Cinnamon: Why Everyone Should Have It In Their Diet
History and Origin
Ancient Egyptians used cinnamon in their embalming process. From their word for cannon, Italians called it canella, meaning "little tube," which aptly describes cinnamon sticks.
In the first century A.D., Pliny the Elder wrote off 350 grams of cinnamon as being equal in value to over five kilograms of silver, about fifteen times the value of silver per weight.
Other than those mentioned above, cinnamon exerts numerous biological effects on the body. Cinnamon is frequently treated as an anti-diabetic
Not only does it help diabetics avoid blood sugar spikes, but it also improves glucose use in the cell itself. Over time, cinnamon can reduce blood glucose, and potentially cholesterol levels.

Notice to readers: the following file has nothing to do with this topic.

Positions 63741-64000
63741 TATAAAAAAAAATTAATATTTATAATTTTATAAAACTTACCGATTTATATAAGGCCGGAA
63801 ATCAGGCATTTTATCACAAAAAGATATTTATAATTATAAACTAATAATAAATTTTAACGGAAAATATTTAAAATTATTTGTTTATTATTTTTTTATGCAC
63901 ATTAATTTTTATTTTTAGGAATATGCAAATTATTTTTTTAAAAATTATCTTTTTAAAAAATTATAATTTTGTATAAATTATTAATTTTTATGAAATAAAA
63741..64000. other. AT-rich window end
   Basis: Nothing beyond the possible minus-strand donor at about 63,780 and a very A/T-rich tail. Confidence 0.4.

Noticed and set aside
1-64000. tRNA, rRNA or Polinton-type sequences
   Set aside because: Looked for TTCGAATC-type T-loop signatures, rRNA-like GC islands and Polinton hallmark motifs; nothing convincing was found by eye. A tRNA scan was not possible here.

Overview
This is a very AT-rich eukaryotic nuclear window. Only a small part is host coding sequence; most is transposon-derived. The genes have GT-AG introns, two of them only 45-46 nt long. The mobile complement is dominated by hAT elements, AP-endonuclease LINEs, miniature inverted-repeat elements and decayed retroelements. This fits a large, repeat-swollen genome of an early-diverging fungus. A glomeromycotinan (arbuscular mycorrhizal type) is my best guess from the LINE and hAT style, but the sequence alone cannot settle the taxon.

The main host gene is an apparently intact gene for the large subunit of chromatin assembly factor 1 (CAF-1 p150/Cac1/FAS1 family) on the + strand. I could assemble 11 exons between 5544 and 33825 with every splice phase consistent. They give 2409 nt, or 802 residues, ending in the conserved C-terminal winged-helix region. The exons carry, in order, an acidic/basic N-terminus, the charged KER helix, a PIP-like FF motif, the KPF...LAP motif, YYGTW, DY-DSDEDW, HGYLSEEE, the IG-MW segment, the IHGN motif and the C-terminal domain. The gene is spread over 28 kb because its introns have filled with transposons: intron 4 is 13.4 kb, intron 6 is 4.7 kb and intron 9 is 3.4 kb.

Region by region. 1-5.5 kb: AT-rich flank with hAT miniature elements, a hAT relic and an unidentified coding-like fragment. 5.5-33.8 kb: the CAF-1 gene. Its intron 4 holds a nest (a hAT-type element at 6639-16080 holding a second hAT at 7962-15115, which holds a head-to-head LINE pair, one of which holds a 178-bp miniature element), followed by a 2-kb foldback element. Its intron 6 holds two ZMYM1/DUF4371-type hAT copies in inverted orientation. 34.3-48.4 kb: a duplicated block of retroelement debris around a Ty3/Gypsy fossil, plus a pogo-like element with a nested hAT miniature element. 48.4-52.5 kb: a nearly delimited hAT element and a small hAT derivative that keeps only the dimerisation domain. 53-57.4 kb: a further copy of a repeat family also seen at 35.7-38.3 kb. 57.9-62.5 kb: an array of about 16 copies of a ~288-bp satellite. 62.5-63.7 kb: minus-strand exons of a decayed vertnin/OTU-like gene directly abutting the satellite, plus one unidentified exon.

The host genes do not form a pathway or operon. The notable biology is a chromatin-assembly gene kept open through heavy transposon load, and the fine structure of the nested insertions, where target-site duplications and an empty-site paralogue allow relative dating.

Cinnamon primarily contains vital oils and other derivatives, such as cinnamaldehyde, cinnamic acid, and cinnamate.
Format of Use
Scientific And Other Names
Cinnamomum zeylanicum, Chinese (Saigon) cinnamon, Cassia Cinnamon, Indonesian (Ceylon/True) Cinnamon.